Another interesting method toward indole-3-yl aryl ketones was reported by Zhang et al. Considering the ability of the aryldiazonium salts to act as aryl radical source, in presence of the suitable metal catalyst or taking advantage of photocatalysis, they decided to perform a direct carbonylation of indoles with that kind of chemicals [74]. The reaction was cheap because it took place by irradiation with green light (5 W) in the presence of eosin Y as photocatalyst, under 70 bar of CO, in CH3CN at room temperature (Scheme 41).

In 2018, Wu et al. published two papers about the functionalization of indoles. In the first one, based on the known bioactivity displayed by bis(indolyl)methane (BIM) compounds, they reported the Pd-catalyzed carbonylative synthesis of the target compounds from aryl iodides and N-substituted and NH-free indoles in the presence of TFBen as the CO source [75]. A wide range of bis(indolyl)methane compounds were isolated in moderate and excellent yields after 24 hours in DMSO, Et3N and formic acid as additives and, Pd(PPh3)2Cl2/P(o-tolyl)3 as catalyst system. The reaction conditions and some important BIMs synthesized are shown in Scheme 42.


Scheme 42: Pd-catalyzed carbonylative synthesis of BIMs from aryl iodides and N-substituted and NH-free indoles with of TFBen as CO source.

In the second paper they used hexaketocyclohexane octahydrate as the CO source again. This cyclic hexaketone is a non-toxic stable solid and therefore, it is simple and safe to use unlike of carbon monoxide. It was used as reagent to obtain indol-α-ketoesters by the Cu-catalyzed direct double-carbonylation of indoles and alcohols [76]. The authors demonstrated that by adding Ag2CO3 in addition to CuBr(Me2S) as catalyst, 1-10-phen as ligand, and TFA as additive in CH3CN, the process led to the direct double-carbonylation products. Furthermore, they showed, through an example, that carrying out the reaction under the standard conditions but by changing the solvent (PhCl instead of CH3CN) and further increasing the temperature to 130 °C, the reaction took another pathway toward the direct monocarbonylation product, i.e. an indolester (Scheme 43).


Scheme 43: Cu-catalyzed direct double-carbonylation and monocarbonylation of indoles and alcohols with hexaketocyclohexane octahydrate as CO source.

Carbonylative functionalization of indoles to 2-substituted indoles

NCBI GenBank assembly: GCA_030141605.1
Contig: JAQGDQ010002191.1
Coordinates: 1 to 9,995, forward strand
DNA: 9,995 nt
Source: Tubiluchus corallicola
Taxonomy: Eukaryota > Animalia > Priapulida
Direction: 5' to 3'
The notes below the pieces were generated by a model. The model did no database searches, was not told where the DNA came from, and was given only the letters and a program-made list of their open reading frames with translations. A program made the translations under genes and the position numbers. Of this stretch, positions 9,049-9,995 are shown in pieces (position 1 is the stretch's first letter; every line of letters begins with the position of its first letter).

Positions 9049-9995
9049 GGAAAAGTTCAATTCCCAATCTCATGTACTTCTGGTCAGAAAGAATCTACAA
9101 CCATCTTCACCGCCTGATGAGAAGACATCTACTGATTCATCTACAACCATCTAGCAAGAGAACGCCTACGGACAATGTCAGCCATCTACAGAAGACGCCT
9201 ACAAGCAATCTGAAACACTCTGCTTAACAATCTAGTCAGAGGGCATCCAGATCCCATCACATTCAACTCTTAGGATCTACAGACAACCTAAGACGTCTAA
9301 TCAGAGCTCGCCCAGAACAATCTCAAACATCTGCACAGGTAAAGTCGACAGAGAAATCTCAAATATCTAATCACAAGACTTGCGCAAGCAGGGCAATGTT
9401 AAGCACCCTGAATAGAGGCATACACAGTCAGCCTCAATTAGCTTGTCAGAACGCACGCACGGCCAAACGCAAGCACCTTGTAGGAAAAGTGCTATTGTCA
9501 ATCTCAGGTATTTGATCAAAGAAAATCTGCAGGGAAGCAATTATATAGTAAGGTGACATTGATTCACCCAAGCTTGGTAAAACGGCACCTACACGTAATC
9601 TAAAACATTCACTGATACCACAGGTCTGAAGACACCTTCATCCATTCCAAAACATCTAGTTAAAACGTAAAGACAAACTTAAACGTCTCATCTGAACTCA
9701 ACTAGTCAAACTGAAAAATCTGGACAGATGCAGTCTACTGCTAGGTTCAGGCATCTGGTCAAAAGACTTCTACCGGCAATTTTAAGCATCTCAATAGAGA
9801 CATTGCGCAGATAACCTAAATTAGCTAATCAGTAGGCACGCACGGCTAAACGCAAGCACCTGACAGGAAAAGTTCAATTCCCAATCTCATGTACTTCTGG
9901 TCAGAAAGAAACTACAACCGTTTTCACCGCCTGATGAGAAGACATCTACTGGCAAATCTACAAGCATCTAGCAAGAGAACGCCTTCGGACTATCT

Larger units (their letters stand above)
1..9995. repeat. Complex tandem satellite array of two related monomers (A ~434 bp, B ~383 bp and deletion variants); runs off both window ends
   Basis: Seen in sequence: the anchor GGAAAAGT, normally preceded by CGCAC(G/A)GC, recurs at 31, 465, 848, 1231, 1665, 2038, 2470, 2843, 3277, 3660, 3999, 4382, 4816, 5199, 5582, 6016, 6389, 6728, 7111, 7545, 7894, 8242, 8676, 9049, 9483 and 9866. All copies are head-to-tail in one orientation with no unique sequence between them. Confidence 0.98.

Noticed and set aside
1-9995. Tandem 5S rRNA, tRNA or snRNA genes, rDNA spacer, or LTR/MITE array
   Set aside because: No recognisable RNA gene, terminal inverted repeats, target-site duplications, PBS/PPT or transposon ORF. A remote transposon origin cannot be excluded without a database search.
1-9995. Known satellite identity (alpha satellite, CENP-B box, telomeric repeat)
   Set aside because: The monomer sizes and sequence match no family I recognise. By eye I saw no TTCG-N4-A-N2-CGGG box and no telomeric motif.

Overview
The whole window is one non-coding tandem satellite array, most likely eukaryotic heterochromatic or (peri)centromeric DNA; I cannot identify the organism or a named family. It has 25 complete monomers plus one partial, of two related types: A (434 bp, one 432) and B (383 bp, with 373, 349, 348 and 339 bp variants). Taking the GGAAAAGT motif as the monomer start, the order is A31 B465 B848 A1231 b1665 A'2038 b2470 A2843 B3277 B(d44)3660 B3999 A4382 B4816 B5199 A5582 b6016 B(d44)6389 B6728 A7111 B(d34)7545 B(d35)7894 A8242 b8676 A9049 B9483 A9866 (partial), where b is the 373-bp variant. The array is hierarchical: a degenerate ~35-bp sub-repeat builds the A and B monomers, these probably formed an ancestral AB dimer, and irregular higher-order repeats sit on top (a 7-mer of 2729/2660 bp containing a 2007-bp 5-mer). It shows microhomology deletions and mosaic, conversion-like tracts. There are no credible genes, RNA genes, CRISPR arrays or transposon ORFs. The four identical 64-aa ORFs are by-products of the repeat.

As illustrated above, the metal-catalyzed direct C–H carbonylation of indoles is an effective and straightforward approach to synthesize indole derivatives containing a carbonyl function in position 3. On the other hand, only a few examples to synthesize indole-2-carbonyl derivatives have been realized.

One example is the regioselective Ru-catalyzed direct carbonylative arylation of heterocycles developed by Beller et al. in 2014 [77]. In this paper various heterocycles were investigated including five examples of indoles.

Another example was reported by Driver an co-workers, who developed the Pd-catalyzed direct aryl C–H aminocarbonylation with nitroarenes as nitrogen source [78]. In this case just one example of indole functionalization was reported.

In 2019, Zhao and co-workers, reported an interesting method to synthesize indole-2-carboxylates through a Rh-catalyzed direct C–H alkoxycarbonylation of indoles [79]. The reaction took place under only 1 bar of CO and in the presence of RhCl3∙3H2O as catalyst and 2 equivalents of Cu(OAc)2 as oxidant. 44 examples were obtained in good to excellent isolated yields (Scheme 44). Nevertheless, the approaches by Zhao et al. and the other examples, have in common the use of expensive catalysts. Therefore, Wu’s group developed the direct C–H aminocarbonylation of indoles by using cheaper Co(OAc)2·4H2O as catalyst [80] which allowed the reaction to proceed well when used in conjunction of Ag2CO3 as oxidant and a further addition of PivONa as additive. The presence of CO as reagent was guaranteed by the addition of TFBen. The reaction conditions are reported in Scheme 44.